You might know that Election Day in the U.S. is always the Tuesday after the first Monday in November (between Nov. 2 and Nov. 8). But you might not know what all the elections in U.S. politics are for — who’s running for what office, for national or state or local government, and so on.
Here’s a breakdown.
The most #basic basics:
Elections are between candidates for office. To become a candidate, you usually have to win a political party’s internal election. These internal elections are called primaries, and winning a primary means you’ve been nominated by that party.
Then, the nominated candidates run against one another in the general election. General elections are run by state leaders, not by political parties. It is possible to get on a ballot without a political party’s nomination, but you usually have to jump through all kinds of hoops (for example, get thousands and thousands of signatures, raise money to pay fees, etc.).
Elections for each level of government: National, state, and local
There are (more or less) 3 levels of government, and so we have 3 levels of elections.
First, we hold national elections for offices that make decisions about the whole U.S. (President, Senators, etc.).
We have state elections for offices that make decisions about just your state (Governor, State Senators, etc.).
Last, we have local elections for offices that make decisions about just your town, city, or county (Mayer, Police Chief, etc.). Local elections don’t make the news very often, but they probably have the biggest influence on your life, because your local officials make rules that directly affect you.
But all of this is only part of the story. When we talk about elections, we usually talk about 2 particularly high-profile Election Days: The presidential election and the midterm elections.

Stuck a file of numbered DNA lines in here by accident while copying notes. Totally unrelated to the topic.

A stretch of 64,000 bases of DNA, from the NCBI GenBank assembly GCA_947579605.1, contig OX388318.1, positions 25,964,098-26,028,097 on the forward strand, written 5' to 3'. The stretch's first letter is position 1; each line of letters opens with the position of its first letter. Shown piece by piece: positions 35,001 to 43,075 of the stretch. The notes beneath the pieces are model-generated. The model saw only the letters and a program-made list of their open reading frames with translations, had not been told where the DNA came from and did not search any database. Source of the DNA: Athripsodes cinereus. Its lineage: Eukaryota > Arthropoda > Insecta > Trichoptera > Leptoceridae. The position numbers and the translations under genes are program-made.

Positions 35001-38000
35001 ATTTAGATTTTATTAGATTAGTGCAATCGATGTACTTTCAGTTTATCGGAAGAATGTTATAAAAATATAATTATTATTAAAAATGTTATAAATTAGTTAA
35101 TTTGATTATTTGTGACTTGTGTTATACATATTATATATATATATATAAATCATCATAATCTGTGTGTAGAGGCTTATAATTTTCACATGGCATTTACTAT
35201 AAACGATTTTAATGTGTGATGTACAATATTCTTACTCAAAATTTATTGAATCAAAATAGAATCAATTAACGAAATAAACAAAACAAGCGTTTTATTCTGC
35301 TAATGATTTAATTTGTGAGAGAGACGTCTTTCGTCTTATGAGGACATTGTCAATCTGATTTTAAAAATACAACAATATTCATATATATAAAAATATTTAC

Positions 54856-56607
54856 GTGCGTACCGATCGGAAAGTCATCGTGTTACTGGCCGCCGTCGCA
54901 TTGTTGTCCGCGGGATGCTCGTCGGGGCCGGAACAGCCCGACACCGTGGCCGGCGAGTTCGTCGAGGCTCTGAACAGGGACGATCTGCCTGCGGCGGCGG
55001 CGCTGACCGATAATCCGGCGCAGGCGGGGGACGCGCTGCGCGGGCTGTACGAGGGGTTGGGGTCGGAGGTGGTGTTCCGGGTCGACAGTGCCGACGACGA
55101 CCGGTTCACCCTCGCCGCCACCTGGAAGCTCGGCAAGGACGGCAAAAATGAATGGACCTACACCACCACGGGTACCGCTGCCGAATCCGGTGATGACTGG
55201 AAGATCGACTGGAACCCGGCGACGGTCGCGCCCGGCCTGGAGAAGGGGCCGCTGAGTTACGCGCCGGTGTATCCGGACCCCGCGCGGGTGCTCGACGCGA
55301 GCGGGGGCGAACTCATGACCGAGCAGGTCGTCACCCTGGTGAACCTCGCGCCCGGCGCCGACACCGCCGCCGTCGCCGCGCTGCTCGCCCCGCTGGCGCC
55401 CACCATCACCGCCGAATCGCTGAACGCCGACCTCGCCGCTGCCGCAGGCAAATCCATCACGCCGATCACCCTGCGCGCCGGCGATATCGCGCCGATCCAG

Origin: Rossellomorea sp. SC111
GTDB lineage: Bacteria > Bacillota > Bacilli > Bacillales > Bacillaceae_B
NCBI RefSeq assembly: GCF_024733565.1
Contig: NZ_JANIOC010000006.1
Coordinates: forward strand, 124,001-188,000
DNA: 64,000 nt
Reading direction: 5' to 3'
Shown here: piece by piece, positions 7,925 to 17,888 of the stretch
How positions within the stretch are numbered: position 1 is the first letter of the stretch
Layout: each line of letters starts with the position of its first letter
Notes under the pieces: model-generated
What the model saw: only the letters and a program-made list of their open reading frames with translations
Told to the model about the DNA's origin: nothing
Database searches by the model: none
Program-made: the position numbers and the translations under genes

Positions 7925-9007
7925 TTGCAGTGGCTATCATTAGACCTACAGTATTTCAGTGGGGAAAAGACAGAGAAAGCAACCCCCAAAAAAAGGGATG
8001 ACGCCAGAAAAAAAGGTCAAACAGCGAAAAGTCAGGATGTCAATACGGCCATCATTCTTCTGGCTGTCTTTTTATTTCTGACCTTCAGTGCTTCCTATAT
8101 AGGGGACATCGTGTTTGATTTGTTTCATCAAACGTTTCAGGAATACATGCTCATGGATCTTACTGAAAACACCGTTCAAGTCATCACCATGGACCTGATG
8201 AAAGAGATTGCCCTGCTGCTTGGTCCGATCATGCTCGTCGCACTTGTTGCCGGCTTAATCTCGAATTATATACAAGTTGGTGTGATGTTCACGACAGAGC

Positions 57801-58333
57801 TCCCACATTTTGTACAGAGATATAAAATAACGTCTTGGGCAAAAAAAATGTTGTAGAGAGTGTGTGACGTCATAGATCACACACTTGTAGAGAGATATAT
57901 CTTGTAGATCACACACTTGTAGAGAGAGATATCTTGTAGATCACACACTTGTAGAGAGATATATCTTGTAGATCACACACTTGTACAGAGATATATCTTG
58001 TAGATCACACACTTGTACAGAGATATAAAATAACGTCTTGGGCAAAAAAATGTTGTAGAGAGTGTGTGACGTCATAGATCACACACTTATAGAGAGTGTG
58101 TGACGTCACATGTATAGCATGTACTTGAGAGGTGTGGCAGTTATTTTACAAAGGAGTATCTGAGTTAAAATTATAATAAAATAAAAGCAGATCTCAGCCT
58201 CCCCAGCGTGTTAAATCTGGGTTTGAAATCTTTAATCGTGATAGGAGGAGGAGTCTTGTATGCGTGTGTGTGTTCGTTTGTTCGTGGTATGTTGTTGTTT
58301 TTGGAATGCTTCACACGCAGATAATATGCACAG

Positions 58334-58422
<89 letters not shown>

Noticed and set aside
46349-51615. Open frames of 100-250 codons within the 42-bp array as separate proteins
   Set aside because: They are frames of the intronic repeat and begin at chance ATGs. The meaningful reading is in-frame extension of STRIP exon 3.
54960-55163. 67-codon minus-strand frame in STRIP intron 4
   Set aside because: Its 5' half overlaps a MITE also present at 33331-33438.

Presidential and midterm elections
Across the different levels of government, different offices come up for election at different times. We elect a President every 4 years, but we elect Senators every 6 years. And to make things more complicated, Senators’ terms are staggered. Every 2 years, one-third of all Senators are up for election.
These big, national-level races happen at the same time as state and local election races. But you’ll often hear people refer to the whole day by the headline race. When the president’s up for for election, we call it a Presidential election. You’ll still vote for Senators, members of the House of Representatives, Governors, state officials, and local officials, though.
In the middle of the President’s term are the midterm elections. These are just as important, but they make fewer splashy headlines. Like in presidential years, you’ll vote for for Senators, House of Representatives members, Governors, and local offices. This means you’re still voting for people who make the laws, even if you’re not voting for president.
One more thing: Special elections
As if all this wasn’t enough, there are also special elections.
Special elections happen for offices that open unexpectedly. For example, imagine you get elected President. You’re going to need a cabinet: A Secretary of State, a Secretary of Education, and so on. For your Secretary of Education, you pick a Senator who knows a lot about education policy. That’s great — but now, the Senator’s seat is open.
To fill it, the Senator’s state holds a special election. It might be months before the next Election Day, but states still need congresspeople to represent their interests. They don’t wait; they have a “special” election.
Oh, and also ballot questions
Many elections also include ballot questions. These are usually about specific state or local laws, policies, or taxes. For example, your state might add a ballot question about expanding Medicaid or legalizing marijuana. Unfortunately, these are often worded confusingly. Your best bet is to try to learn ahead of time that there are ballot questions, and then do your research before going to the polls.
Some states, like California, send out voter guides to help.